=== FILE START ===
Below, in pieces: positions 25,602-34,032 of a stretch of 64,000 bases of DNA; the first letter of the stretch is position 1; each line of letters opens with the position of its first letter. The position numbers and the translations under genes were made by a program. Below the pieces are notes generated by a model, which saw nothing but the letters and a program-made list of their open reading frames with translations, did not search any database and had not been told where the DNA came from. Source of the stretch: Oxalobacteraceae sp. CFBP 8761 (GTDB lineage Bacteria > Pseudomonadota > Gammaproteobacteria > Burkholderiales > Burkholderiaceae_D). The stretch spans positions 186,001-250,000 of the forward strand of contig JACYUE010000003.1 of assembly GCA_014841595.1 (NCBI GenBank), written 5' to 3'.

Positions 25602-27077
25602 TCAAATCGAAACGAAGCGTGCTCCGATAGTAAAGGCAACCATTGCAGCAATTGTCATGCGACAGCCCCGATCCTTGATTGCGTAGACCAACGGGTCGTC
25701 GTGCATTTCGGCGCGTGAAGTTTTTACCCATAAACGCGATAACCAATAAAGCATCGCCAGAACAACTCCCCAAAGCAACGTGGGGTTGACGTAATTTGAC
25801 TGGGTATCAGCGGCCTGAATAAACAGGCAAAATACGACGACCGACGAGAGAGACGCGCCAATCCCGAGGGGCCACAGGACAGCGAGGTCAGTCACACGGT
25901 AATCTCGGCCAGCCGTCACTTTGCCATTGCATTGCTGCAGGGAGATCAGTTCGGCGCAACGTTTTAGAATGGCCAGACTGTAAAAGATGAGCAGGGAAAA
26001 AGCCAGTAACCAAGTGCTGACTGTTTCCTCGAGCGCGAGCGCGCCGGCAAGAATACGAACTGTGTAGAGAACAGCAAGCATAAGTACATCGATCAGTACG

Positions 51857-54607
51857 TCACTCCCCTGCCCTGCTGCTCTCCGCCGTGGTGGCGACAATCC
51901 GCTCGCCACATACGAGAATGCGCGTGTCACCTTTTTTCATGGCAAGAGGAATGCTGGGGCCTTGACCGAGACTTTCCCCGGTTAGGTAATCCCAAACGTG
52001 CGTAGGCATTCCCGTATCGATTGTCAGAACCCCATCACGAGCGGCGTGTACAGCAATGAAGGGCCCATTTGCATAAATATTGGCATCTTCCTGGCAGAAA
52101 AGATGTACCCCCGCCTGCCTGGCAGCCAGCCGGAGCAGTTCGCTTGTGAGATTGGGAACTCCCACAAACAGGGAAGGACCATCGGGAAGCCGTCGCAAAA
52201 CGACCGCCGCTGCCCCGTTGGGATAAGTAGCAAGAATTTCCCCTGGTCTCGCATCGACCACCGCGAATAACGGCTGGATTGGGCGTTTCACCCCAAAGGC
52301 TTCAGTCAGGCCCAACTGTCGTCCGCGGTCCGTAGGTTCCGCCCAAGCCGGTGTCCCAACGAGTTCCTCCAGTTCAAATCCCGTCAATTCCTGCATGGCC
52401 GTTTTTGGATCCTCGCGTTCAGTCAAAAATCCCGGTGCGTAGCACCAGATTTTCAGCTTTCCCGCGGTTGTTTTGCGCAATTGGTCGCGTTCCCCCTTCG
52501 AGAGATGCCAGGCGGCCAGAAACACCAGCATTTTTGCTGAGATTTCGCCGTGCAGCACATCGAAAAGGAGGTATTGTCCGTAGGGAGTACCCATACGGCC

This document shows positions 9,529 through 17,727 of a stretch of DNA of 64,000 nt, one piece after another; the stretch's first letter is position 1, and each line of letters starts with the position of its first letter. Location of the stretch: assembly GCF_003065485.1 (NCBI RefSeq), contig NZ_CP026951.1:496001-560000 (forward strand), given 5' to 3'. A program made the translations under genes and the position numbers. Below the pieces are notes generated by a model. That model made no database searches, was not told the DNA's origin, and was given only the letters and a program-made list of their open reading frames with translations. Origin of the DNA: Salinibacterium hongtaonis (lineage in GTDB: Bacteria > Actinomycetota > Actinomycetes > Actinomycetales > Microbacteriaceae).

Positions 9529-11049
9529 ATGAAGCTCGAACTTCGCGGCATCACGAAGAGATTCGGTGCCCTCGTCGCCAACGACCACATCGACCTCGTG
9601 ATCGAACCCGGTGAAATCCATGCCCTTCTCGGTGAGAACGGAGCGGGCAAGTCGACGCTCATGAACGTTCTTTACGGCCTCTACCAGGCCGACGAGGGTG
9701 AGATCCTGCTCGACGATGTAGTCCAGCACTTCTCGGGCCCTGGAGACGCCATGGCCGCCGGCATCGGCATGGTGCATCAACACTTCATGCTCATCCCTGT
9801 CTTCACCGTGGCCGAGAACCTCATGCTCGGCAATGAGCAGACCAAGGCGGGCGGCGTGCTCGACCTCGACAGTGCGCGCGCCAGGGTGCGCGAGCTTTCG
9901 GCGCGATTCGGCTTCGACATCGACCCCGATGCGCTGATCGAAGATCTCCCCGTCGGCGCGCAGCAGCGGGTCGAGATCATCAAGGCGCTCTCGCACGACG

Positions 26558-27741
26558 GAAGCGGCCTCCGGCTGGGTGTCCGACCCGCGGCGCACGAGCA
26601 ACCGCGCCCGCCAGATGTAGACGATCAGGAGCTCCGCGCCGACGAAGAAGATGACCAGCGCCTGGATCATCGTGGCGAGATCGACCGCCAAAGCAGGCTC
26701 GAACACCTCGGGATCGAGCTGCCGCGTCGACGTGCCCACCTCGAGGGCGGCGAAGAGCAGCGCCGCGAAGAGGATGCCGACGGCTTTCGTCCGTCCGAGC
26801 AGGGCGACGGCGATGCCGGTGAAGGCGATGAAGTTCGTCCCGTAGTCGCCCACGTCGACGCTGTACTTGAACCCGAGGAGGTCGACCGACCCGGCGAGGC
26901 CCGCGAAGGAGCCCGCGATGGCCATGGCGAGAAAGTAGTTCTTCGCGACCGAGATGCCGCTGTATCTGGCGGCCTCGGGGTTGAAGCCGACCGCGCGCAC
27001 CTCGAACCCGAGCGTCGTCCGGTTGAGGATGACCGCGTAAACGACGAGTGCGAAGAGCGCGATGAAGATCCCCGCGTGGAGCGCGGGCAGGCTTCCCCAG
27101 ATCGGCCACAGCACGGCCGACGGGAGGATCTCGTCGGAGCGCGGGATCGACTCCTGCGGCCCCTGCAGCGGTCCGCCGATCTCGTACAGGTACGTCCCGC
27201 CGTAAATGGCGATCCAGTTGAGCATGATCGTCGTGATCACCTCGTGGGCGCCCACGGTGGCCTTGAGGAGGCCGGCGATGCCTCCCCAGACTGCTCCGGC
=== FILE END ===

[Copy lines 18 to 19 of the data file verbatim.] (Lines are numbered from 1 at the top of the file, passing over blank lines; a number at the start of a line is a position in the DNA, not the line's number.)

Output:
Positions 9529-11049
9529 ATGAAGCTCGAACTTCGCGGCATCACGAAGAGATTCGGTGCCCTCGTCGCCAACGACCACATCGACCTCGTG